It’s basically a paperwork only move as all three pitchers, assuming health, will likely be pitching at Maryvale in Spring Training with the Brewers.
The biggest immediate impact these moves have is clearing space on the Brewers 40-man roster. The roster stands at 35 today with two spots spoken for already and the other three probably already earmarked as well.
Ryan Braun and Rickie Weeks will take two spots when they are respectively reinstated. Miguel De Los Santos might take one if he ever comes off of the restricted list. And, among many others to be considered, the Brewers’ last two Minor League Players of the Year — Hunter Morris and Jason Rogers — both require protection from the Rule V Draft for the first time this off-season.
The Brewers should get two more openings when free agents declare, by way of Michael Gonzalez and Yuniesky Betancourt, but Corey Hart may take a spot if he is resigned. In other words, there is still much flux to be unfluxed before the season begins.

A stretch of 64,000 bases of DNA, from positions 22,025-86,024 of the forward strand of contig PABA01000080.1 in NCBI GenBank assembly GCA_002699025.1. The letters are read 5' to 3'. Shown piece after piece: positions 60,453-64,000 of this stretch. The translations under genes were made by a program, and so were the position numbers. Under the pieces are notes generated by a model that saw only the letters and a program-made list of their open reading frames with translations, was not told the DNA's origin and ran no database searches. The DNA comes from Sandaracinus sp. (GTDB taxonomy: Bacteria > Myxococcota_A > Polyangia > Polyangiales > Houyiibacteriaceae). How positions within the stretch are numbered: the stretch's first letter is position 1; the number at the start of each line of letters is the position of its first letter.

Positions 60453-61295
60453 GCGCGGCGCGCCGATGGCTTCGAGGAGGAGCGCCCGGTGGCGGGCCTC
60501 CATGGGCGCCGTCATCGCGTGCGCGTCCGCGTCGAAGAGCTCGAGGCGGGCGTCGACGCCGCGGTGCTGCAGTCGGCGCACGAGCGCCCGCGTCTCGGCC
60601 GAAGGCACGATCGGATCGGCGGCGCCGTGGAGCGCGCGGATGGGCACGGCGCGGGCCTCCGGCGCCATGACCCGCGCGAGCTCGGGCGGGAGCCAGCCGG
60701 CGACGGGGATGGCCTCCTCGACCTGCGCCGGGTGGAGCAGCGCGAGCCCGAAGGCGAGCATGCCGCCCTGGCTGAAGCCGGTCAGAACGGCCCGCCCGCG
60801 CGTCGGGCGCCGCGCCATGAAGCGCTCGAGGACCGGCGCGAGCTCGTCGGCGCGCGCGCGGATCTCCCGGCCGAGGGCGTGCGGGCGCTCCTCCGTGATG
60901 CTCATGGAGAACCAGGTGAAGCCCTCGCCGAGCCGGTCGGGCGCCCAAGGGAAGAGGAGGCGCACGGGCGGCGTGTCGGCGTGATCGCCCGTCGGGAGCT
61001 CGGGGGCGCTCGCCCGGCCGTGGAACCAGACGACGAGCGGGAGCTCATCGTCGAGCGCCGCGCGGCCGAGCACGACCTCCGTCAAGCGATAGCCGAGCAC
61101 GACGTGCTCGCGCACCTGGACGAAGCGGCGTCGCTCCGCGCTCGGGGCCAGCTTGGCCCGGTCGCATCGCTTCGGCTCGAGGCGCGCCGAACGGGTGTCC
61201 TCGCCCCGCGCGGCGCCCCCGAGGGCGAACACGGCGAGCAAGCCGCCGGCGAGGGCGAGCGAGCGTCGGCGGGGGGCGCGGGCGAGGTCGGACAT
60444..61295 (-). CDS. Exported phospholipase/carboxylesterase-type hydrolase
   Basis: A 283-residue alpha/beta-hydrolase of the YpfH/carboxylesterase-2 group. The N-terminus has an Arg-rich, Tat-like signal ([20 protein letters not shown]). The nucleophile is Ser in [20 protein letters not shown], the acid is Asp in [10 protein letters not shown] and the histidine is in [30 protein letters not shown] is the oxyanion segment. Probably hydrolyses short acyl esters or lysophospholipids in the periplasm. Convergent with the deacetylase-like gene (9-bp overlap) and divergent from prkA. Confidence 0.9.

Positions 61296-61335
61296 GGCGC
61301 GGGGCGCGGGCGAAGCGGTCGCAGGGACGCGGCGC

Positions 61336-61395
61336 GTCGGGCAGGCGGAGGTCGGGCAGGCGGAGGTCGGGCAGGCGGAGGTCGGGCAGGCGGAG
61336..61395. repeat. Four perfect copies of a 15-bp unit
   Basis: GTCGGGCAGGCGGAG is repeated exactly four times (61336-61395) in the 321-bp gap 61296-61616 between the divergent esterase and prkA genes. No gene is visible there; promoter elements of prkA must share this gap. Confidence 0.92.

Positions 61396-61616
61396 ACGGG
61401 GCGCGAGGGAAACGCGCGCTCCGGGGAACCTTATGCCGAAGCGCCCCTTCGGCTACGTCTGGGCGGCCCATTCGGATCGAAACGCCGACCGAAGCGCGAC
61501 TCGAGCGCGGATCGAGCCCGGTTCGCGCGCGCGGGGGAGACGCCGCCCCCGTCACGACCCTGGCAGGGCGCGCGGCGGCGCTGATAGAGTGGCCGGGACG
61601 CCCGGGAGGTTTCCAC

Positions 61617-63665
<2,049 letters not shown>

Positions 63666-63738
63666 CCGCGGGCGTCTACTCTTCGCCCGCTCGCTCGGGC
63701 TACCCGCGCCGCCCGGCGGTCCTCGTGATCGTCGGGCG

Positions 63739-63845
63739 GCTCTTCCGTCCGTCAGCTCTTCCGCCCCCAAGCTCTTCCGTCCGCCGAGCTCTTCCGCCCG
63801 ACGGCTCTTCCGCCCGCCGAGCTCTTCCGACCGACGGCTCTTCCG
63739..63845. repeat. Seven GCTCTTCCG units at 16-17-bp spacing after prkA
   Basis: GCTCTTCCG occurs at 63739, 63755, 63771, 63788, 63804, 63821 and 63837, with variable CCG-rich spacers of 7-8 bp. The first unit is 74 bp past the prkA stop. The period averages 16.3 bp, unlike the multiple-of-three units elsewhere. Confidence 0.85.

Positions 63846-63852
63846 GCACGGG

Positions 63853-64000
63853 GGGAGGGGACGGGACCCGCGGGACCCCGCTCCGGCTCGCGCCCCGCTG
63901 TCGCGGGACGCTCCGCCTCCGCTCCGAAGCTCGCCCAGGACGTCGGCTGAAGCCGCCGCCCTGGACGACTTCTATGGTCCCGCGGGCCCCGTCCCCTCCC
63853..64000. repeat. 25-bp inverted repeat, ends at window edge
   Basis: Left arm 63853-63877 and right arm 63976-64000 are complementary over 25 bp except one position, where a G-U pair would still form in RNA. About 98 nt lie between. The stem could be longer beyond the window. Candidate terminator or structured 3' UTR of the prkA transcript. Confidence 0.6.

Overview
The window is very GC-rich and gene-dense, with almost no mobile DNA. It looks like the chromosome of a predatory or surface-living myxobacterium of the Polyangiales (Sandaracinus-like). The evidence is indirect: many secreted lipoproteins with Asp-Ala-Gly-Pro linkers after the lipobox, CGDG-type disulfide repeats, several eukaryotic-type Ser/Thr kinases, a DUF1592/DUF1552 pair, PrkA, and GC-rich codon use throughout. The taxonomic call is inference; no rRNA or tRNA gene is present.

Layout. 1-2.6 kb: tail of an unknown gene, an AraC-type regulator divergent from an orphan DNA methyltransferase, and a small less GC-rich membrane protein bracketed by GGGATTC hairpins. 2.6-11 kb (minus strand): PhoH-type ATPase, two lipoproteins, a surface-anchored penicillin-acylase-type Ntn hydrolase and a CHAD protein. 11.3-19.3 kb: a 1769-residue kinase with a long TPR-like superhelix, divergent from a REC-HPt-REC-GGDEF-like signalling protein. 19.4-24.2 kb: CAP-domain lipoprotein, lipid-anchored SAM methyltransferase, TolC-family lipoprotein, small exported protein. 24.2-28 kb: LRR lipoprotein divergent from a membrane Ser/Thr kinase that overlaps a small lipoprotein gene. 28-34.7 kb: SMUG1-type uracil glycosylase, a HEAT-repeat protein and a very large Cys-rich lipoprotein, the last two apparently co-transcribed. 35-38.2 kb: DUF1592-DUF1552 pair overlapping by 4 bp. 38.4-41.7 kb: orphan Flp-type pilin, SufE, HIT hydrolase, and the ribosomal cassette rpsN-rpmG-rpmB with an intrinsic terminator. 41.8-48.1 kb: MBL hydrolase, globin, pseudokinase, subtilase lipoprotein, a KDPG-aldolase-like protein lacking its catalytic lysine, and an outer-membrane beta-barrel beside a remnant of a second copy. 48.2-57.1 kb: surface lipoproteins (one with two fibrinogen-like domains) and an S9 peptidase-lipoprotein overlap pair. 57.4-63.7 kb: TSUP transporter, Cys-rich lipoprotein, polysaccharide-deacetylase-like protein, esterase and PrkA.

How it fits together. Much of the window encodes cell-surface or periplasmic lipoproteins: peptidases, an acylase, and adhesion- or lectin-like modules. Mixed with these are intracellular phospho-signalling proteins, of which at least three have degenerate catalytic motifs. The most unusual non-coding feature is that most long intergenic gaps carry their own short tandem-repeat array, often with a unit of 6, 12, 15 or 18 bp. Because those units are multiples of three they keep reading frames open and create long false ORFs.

It was announced just after today’s win over the Chicago Cubs that LHP Chris Narveson was placed on the 15-day Disabled List with a sprain of the middle finger on his left (throwing) hand.
After retweeting my announcement of the status change, Narveson added a little bit more…
— Chris Narveson (@sleep_trick) April 8, 2013
Then, in the post-game media availability, manager Ron Roenicke stated that it would be a position player to replace Narveson on the active roster but that the specific player in question would be announced at a later time.
Naturally, the gears began to grind in the Brewer Nation thinkspace as people tried to come up with the name of who will be on their way to join the parent club in Chicago for Game 2 against the Cubs on Tuesday.